Authorised Prescriber Scheme

Guidance for Medical Practitioners, Human Research Ethics Committees, Specialist Colleges and Sponsors

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3 July 2017

Information for HRECs and specialist colleges

HRECs and specialist colleges provide the initial assessment of a medical practitioner's application to become an Authorised Prescriber. Details of what should be reviewed are outlined above under Applying for HREC or specialist college approval or endorsement. By undertaking this assessment, you are determining that the use of the product is suitable for the proposed indication and that the medical practitioner has the appropriate expertise or qualifications for the proposed use of the product. The medical practitioner is ultimately responsible for determining whether it is appropriate to prescribe the unapproved goods for each patient that they treat.

HRECs and specialist colleges can approve or endorse a medical practitioner's application for Authorised Prescriber status. As an HREC or specialist college, you need to determine what level of evidence is appropriate to support an application based on a number of factors, including those described below under Clinical justification for the use of the goods.

Specialist colleges may decide to develop a protocol by which they will evaluate a medical practitioner's submission. Potential protocols include:

  • establishing clinical justification through the use of a clinical practice guideline which you will require the medical practitioner to follow
  • seeking advice from a specialist society which you will consider in your assessment

The medical practitioner may want to discuss their application with you before they submit it, to determine what level of evidence you will require.

Less serious conditions require stronger evidence than more serious medical conditions.

Clinical justification for the use of the goods

TGA encourages the use of approved therapeutic goods which have been assessed for safety, quality and efficacy. You need to evaluate the clinical justification the medical practitioner provides to determine whether the use of the unapproved good is appropriate, considering the availability of any approved goods.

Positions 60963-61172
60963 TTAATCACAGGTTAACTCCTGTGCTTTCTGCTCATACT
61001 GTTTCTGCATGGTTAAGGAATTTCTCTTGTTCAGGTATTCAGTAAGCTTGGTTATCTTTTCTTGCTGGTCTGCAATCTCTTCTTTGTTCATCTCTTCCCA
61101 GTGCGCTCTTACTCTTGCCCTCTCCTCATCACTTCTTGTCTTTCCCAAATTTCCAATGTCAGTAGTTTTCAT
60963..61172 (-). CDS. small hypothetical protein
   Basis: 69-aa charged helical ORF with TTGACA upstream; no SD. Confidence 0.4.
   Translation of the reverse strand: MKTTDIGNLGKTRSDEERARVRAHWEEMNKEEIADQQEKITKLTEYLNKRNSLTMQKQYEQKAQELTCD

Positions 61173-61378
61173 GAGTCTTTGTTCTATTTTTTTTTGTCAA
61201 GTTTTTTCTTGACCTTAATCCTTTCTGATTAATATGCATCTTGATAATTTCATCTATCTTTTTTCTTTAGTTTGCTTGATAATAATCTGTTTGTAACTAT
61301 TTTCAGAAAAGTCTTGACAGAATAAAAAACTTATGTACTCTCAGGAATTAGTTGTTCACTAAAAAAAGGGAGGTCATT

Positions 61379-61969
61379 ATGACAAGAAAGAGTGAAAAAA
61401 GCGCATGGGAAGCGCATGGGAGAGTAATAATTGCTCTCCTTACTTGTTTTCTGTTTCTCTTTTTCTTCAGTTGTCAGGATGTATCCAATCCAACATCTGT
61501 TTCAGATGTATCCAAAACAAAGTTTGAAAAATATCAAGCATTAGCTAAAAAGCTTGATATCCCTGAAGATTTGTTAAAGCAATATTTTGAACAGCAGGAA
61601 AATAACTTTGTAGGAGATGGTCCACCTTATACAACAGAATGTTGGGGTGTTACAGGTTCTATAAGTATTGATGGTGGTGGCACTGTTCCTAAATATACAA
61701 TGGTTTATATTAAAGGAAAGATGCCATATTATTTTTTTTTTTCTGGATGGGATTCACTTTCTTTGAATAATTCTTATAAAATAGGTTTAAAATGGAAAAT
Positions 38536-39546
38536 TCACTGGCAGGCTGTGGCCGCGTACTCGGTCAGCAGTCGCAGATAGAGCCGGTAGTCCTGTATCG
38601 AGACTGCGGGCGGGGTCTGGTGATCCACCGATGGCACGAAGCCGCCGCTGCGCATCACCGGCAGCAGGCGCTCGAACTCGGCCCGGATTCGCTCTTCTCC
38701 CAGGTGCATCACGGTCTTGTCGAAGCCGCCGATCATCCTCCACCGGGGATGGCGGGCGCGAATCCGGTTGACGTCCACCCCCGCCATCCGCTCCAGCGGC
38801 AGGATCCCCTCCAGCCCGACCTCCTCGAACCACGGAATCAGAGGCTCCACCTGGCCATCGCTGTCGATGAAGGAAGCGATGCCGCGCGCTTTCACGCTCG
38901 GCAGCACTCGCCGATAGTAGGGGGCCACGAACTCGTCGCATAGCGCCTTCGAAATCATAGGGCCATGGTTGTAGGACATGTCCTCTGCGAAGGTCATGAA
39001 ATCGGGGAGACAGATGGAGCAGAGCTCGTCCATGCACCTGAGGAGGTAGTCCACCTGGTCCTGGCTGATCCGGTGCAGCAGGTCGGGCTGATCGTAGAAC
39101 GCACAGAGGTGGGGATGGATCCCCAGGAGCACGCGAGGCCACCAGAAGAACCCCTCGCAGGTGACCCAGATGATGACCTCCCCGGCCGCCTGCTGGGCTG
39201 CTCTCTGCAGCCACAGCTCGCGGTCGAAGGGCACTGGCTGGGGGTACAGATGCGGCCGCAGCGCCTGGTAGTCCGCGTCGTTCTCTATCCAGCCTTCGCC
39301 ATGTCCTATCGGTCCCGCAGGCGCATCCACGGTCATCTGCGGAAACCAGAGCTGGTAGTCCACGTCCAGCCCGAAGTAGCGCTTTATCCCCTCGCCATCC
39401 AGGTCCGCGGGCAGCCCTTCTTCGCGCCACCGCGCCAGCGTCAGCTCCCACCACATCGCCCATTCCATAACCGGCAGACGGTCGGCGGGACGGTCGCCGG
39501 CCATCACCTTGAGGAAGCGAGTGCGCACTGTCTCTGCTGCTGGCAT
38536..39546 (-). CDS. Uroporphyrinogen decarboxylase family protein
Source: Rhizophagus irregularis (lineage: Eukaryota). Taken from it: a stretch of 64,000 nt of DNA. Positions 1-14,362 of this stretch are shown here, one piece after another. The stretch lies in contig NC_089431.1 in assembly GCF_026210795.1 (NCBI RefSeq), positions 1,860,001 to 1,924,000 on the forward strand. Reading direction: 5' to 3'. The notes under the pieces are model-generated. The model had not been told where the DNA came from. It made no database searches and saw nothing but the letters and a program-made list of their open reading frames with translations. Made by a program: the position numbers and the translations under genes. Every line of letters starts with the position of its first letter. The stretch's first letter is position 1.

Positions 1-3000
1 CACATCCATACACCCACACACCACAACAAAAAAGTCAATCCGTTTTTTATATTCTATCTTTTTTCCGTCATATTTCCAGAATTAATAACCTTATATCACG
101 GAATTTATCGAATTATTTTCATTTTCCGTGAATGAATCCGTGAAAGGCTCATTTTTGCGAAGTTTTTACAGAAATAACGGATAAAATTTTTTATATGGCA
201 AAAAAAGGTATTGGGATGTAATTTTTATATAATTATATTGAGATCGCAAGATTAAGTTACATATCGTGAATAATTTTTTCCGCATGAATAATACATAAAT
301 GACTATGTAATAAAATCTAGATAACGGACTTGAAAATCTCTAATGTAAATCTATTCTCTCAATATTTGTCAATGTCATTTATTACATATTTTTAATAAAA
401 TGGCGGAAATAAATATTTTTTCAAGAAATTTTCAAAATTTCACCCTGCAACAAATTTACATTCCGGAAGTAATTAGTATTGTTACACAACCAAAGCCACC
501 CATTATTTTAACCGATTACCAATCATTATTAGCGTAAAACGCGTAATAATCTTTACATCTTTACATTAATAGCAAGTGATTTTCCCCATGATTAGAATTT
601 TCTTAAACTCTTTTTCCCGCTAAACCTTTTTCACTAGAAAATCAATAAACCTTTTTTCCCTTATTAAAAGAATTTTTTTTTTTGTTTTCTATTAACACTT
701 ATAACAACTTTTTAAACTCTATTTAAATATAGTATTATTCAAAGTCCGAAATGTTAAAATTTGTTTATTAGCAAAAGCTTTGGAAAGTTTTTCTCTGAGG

The medical practitioner must supply you with:

  • details of the indication for which the good will be used
  • a clinical justification for its use

Consider whether the clinical justification is appropriate with regards to:

  • the seriousness of the condition
  • expected benefits of the proposed treatment versus the potential risks
  • approved treatments for the same indication:
    • have they been attempted?
    • why are they inappropriate?
    • will they be attempted prior to prescribing the unapproved good?
    • why is the proposed unapproved good a more appropriate treatment?
  • how the risk associated with the use of an unapproved good will be managed
    • the monitoring that will be undertaken
    • the process of investigating and reporting adverse events

The following are not justifications for the use of an unapproved good:

  • that the unapproved good is less expensive than any approved treatment
  • personal preference for an unapproved good

Providing approval or endorsement

If you support the medical practitioner's application, provide the medical practitioner with an approval letter if you are a HREC or a letter of endorsement if you are a specialist college. This letter must declare that you have reviewed all the necessary documentation.

The letter of approval must be personally signed by the chair of the HREC. Specialist colleges must determine who the most appropriate person to sign the letter of endorsement and declaration is.

You may apply conditions to the approval or endorsement. If the medical practitioner does not meet these conditions, you may revoke your approval or endorsement. Past conditions have included requirements to:

  • provide regular reports on how the unapproved good is used, such as the periodic report the medical practitioner submits to the TGA, which outlines the number of patients that have been treated in a six month period
  • report suspected adverse events to you within a specified timeframe

The medical practitioner must provide us with a copy of the letter of approval or endorsement so we can determine if it is appropriate to approve them as an Authorised Prescriber. They will also supply these documents to the unapproved good's sponsor, thereby authorising them to supply the goods.

Applications not approved or endorsed

If you do not approve or endorse an application, provide the medical practitioner with the reason for your decision in writing.

Withdrawal of approval or endorsement

You may withdraw your approval or endorsement of a medical practitioner if it is no longer appropriate. This could include, but is not limited to circumstances where:

  • the medical practitioner has not met the conditions that you have applied to their approval or endorsement
  • you become aware that the medical practitioner is using the unapproved good inappropriately
  • a suitable alternative good becomes available on the ARTG
  • you become aware of significant concerns about the good's safety

If you withdraw your approval or endorsement of a medical practitioner, inform us of this decision.

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